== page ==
My grandfather, who came to the United States, from the Isle of Man in1910, and along with a group of Manx settled from the Kern River Valley up through Bishop and some up in Fallon, NV. His older brother came earlier and died of heat stroke in Blythe, CA. They were two of a about a dozen siblings who survived past infancy.
To my knowledge these are NOT my family, but the photo was in an album my Grandmother created for me over 60 years ago. Anyone recognize anyone? Does anyone recognize the location? I'm pretty sure this is off the 395 around the time autos were starting to make the drive.
I have this same postcard with over 10 different captions claiming many locations in the desert and eastern Sierra. Based on these postcard, its location is unknown. The postcard publisher Burton Frasher did this quite often to sell postcards in many different markets. It may be Walker Pass but these postcards don't prove anything. (Rich McCutchan)
I thought you might enjoy this photo of my Grandfather, Walter Moore's brother Albert, William (Bill) Kissack, and James Kerruish, four young Manx men with endless opportunity in front of them in this enormous country. |
My Grandmother put together an album for me when I was about 5 years old. Over the years and many moves the album became "lost." It was actually under a collection of WWII memorabilia that was my Father's from his tour of the Pacific, and I found them about a year ago. Here's a photo of Walter (Pop), Bessie (Granny), and from left to right: Mildred (a cousin who lost her Mother to the Kern River), Vera (my Mother), Laurene and Rosaleen.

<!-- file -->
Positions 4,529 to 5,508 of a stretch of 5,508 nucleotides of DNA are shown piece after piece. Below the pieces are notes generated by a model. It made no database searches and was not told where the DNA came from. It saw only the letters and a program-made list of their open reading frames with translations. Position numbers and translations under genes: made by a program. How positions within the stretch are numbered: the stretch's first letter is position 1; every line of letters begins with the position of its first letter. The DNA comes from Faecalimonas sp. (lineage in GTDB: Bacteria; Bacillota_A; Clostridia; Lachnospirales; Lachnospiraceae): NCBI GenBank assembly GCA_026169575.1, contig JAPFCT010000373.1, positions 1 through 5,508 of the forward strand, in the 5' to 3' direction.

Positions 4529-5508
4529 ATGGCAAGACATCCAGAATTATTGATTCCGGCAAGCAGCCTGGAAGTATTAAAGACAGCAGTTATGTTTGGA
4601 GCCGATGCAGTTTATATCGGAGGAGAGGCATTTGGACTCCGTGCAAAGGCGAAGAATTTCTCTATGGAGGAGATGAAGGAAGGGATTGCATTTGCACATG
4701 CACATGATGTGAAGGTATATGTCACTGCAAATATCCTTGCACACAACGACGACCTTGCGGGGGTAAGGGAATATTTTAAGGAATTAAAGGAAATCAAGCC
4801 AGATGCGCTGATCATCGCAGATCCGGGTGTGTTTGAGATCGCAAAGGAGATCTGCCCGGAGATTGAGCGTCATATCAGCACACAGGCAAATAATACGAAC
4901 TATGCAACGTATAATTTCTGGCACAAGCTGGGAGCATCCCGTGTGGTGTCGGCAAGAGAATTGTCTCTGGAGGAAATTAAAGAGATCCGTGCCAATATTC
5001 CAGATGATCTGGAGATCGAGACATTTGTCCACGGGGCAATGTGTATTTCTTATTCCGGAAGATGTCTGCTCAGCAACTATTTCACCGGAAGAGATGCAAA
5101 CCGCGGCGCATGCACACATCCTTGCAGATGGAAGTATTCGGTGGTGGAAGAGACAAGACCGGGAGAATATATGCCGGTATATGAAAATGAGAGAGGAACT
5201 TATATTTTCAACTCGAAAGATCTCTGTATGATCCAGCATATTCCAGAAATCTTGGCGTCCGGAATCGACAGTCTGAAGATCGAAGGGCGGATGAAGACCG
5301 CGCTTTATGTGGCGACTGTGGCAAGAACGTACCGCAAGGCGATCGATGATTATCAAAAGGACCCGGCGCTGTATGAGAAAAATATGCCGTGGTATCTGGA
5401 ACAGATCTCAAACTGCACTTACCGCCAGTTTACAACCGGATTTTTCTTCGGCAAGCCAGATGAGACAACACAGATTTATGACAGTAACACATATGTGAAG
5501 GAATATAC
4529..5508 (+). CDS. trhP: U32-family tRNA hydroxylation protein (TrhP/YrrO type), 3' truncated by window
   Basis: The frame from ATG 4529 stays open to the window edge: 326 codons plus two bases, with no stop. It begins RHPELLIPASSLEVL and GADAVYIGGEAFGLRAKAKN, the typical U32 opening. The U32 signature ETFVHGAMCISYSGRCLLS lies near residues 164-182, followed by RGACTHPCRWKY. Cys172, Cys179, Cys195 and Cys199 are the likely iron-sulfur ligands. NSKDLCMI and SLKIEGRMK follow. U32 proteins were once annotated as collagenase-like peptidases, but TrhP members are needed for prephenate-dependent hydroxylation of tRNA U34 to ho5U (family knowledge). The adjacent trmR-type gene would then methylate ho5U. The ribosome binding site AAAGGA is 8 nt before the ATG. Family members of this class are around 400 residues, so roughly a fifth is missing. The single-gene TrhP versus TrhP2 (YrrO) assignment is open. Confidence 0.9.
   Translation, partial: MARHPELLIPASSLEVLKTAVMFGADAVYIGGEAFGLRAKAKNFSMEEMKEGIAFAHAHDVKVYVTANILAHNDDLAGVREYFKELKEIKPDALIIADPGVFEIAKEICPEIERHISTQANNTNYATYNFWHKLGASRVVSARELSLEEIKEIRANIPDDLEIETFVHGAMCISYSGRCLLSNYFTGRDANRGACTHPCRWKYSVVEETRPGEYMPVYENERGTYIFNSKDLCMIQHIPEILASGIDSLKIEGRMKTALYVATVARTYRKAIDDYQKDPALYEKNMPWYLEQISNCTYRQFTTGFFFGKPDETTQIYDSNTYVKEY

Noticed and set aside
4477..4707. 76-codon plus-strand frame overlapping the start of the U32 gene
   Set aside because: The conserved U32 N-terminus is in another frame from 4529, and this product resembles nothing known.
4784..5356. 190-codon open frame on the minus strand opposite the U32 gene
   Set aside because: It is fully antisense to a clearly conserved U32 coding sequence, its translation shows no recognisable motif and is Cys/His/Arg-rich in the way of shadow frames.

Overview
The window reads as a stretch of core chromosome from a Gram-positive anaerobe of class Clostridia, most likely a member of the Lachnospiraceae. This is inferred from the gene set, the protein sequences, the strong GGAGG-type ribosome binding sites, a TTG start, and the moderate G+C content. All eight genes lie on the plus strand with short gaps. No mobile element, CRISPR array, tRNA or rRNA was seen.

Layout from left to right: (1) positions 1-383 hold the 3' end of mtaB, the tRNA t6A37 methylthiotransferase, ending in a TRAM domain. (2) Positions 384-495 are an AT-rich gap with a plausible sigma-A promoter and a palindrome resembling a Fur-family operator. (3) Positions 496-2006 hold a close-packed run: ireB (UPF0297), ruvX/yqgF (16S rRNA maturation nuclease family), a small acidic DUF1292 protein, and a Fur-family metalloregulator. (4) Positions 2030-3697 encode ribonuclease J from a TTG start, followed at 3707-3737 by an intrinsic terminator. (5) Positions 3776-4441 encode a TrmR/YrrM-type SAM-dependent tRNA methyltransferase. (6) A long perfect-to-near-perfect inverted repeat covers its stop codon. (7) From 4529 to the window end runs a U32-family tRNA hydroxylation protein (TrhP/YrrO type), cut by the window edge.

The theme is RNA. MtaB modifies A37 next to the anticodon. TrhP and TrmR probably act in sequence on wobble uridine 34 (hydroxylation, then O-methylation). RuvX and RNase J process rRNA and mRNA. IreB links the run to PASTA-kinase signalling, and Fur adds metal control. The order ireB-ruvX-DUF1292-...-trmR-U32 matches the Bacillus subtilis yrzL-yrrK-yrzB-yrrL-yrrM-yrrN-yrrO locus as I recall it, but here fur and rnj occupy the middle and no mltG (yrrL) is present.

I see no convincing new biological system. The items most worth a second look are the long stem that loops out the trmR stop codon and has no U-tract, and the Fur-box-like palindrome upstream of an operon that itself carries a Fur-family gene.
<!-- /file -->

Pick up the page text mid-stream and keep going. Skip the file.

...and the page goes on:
This is a photograph of my Grandmother with my aunt Rosie in the yard and a reference to a ranch that belonged to a George W., must have been George Watterson, he is mentioned in the article. Over the years my Grandparents worked on a number of ranches including the Jack Ranch and a number of the Rudnick Family ranches. They were always trying to get a start and then something would happen: hoof and mouth disease, the LA DWP and the depression to mention a few. Walter Moore, my Grandfather, had a number of health issues and died in his mid-fifties.
Heather found some sheet music that my Uncle Joe wrote, the cover reflects his sense of humor. I recognize the Teare name in the dedication of the song, but I'm not sure if any of them made it to the Owens Valley?
(Photo courtesy Bob Didier)
Matlick & Family
row (L to R): Alvin Matlick, Mabel Matlick-Rowan, Charles Matlick,
Lenna Matlick, Ed Matlick, Ella Briscoe-Matlick,
LaVerne Rowan, Harry Matlick and Lucille Matlick,
Middle row (L to ): Tillie Clausen-Couch, Fanny Matlick, Allen
Matlick, Minnie Clausen-Matlick, Jennie Clausen-Matlick and unknown
Bottom row (L to R): Grace Matlick-Wofford, Dorothy Matlick,
Charles Matlick and Helen Matlick.
by Carol Stephens
Earl Matlick (b.7-16-1884 in Williamstown, Clark Co., MO-d.3-1986
in San Diego, San Diego Co., CA) married Lillian Mattson. No
Earl had to quit school at an early age to help his father on
the farm. He was finally able to complete his high school education
in Redlands, California at the age of 24. He and Lillian moved
to San Diego, California because of Earl's asthma. After Lillian's
death Earl continued to live on his own well into his late nineties
until he was hospitalized because of internal bleeding. He couldn't
see nor hear very well, but his mind stayed sharp. He celebrated
his100th birthday with family and friends in 1984 in San Diego,
California, where he resided until his death at the age of 102.
This is a photo
of Leroy Matlick and his first child, Mary Laura Matlick, was
taken in 1919. It was taken on the farm of Leroy's father, Samuel
Matlick, brother of Allen Matlick. Samuel Matlick moved his family
from Missouri to Bishop in 1908.